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Using zero coupon Treasury curve, I discounted a 10% coupon bond. Using the same curve, I discounted a 5% coupon bond. Both these bonds have the same maturity. Since I discount both these bonds using the same curve, I should get two yields where the difference reflects the coupon effect.

I put in these two yields into Bloomberg and theoretically the OAS on both of them should match but it doesn't. Shouldn't the OAS match because the coupon effect is already accounted for. What would them be different?

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  • $\begingroup$ The OAS is option adjusted spread - so these bonds feature optionalities? $\endgroup$ – Kermittfrog Apr 25 at 8:58
  • $\begingroup$ These are Treasury bonds with no optionality $\endgroup$ – VanillaCall Apr 25 at 11:30
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    $\begingroup$ Are the curves used to do the initial PV and the OAS 100% consistent, including discount rate, day count convention, compounding convention, etc.? $\endgroup$ – Helin Apr 27 at 0:04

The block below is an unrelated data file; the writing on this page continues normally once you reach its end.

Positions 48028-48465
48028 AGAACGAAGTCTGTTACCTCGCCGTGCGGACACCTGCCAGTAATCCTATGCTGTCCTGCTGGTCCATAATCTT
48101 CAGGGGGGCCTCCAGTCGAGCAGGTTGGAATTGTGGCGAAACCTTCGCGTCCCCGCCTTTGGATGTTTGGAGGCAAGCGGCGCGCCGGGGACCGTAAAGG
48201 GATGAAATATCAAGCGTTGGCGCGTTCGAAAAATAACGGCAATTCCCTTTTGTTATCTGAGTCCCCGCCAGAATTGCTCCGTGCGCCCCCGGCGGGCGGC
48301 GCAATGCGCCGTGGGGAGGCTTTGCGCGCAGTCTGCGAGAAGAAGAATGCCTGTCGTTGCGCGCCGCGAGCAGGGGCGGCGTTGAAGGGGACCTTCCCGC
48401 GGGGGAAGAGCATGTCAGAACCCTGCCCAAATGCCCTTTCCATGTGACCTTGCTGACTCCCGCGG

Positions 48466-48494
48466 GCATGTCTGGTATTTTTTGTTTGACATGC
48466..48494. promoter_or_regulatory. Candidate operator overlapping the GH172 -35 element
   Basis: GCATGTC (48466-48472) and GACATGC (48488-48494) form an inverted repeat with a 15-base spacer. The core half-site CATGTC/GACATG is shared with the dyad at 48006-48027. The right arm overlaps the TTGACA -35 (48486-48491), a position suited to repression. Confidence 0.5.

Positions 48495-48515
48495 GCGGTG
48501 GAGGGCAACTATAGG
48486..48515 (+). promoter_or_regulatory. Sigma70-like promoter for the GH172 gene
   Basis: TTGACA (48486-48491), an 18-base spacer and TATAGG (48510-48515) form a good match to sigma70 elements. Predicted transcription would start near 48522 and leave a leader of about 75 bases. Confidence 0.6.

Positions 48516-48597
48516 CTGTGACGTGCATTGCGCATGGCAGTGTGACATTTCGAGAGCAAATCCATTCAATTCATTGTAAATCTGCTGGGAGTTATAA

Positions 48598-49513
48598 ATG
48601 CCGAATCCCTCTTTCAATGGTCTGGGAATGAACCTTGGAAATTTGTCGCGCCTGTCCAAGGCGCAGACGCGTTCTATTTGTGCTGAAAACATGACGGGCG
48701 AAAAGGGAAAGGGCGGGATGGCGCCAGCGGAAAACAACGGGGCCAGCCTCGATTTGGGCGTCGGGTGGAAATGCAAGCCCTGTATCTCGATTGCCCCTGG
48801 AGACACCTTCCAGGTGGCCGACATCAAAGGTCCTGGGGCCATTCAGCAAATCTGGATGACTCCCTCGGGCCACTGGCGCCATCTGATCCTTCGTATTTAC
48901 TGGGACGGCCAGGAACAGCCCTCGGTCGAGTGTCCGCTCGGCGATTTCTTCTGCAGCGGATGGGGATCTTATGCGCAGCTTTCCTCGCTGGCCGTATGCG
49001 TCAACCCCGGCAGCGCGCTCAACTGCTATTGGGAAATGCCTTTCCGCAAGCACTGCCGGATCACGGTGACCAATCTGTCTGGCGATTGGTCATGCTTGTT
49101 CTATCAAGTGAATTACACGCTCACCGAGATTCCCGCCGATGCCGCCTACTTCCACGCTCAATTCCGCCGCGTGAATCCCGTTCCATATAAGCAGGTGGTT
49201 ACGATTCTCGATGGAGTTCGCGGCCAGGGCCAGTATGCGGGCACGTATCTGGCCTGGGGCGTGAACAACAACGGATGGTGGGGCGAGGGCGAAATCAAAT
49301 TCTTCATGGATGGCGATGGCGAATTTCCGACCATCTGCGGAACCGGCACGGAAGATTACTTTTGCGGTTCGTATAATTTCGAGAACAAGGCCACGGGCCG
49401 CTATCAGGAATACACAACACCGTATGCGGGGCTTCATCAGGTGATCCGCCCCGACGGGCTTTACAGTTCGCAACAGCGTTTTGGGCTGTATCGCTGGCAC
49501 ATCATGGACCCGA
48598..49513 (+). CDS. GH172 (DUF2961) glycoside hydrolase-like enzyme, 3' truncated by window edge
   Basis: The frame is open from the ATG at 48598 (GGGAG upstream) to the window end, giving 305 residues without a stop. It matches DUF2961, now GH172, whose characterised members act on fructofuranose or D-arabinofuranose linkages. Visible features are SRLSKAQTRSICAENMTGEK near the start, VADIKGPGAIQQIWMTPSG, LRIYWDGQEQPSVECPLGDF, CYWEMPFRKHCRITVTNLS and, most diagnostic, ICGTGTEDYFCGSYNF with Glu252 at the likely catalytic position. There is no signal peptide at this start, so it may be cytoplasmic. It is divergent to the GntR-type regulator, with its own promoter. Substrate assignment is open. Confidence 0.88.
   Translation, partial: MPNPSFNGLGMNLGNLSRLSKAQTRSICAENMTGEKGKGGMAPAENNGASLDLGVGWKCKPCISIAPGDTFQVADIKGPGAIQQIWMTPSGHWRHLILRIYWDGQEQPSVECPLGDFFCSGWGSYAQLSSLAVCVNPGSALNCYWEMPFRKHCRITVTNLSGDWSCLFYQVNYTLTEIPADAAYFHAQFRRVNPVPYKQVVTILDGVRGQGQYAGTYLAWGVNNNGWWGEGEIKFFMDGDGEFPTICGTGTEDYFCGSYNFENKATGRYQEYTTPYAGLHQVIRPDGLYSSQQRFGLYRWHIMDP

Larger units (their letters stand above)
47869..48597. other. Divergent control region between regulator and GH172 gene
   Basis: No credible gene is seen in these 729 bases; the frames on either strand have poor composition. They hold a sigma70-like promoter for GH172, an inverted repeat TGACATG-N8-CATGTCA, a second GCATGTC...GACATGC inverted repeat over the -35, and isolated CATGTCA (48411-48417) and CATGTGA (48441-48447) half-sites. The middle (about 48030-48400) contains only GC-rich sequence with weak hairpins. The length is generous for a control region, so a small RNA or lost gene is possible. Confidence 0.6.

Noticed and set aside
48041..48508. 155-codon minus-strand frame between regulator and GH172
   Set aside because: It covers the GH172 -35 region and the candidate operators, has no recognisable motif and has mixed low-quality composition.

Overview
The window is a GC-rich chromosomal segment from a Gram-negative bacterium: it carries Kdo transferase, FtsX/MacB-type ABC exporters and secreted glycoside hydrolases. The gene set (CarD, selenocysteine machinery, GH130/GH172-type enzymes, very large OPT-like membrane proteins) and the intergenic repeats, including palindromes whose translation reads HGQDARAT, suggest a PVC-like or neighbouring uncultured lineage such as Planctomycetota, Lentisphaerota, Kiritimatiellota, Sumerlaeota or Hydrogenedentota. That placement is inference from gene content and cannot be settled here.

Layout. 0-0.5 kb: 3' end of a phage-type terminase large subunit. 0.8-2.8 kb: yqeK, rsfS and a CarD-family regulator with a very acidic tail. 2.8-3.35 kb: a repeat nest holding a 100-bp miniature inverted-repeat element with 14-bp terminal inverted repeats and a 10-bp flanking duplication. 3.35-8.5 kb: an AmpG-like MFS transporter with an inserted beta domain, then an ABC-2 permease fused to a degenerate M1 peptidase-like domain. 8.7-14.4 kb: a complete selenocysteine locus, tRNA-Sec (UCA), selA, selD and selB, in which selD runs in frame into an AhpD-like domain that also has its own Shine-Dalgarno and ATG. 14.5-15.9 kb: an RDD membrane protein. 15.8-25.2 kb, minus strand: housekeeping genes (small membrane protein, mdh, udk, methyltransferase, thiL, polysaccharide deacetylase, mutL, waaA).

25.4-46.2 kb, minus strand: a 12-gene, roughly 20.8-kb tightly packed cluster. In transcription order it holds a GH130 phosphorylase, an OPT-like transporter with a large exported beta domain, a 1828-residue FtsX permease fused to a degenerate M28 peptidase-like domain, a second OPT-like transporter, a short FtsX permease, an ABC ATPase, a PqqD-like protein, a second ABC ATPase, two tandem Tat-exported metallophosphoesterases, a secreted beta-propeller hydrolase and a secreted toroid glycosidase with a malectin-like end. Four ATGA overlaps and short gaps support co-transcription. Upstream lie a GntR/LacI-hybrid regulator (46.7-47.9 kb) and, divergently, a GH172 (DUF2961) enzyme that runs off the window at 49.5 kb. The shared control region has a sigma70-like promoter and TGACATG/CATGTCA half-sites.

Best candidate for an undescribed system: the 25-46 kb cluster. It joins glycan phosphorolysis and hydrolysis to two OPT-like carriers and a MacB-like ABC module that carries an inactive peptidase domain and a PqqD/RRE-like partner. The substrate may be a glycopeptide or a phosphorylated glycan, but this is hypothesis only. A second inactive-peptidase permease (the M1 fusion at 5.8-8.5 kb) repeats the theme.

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    $\begingroup$ There was an issue with my day count. I was using ACT/360 instead of ACT/ACT for bonds. This worked. In addition, I can also use par rate curve to discount my cash flows since the par curve captures the coupon effects. So any spread to the par curve is coupon adjusted as well $\endgroup$ – VanillaCall May 9 at 19:29
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The pricing could be different for other reasons. For example, a 10 year bond issued this week will likely be more liquidity traded than a 30 year bond issued 20 years ago. The newly issued bond may have a liquidity premium.

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  • $\begingroup$ I'm discounting both bonds using the same zero Treasury coupon curve though so the only difference between them is really the coupon itself. $\endgroup$ – VanillaCall Apr 26 at 15:37
  • $\begingroup$ When you discount them using that curve, are you able to match the market price? $\endgroup$ – Charles Fox Apr 26 at 17:01
  • $\begingroup$ Yes, I'm able to match the market price.. $\endgroup$ – VanillaCall Apr 26 at 20:28

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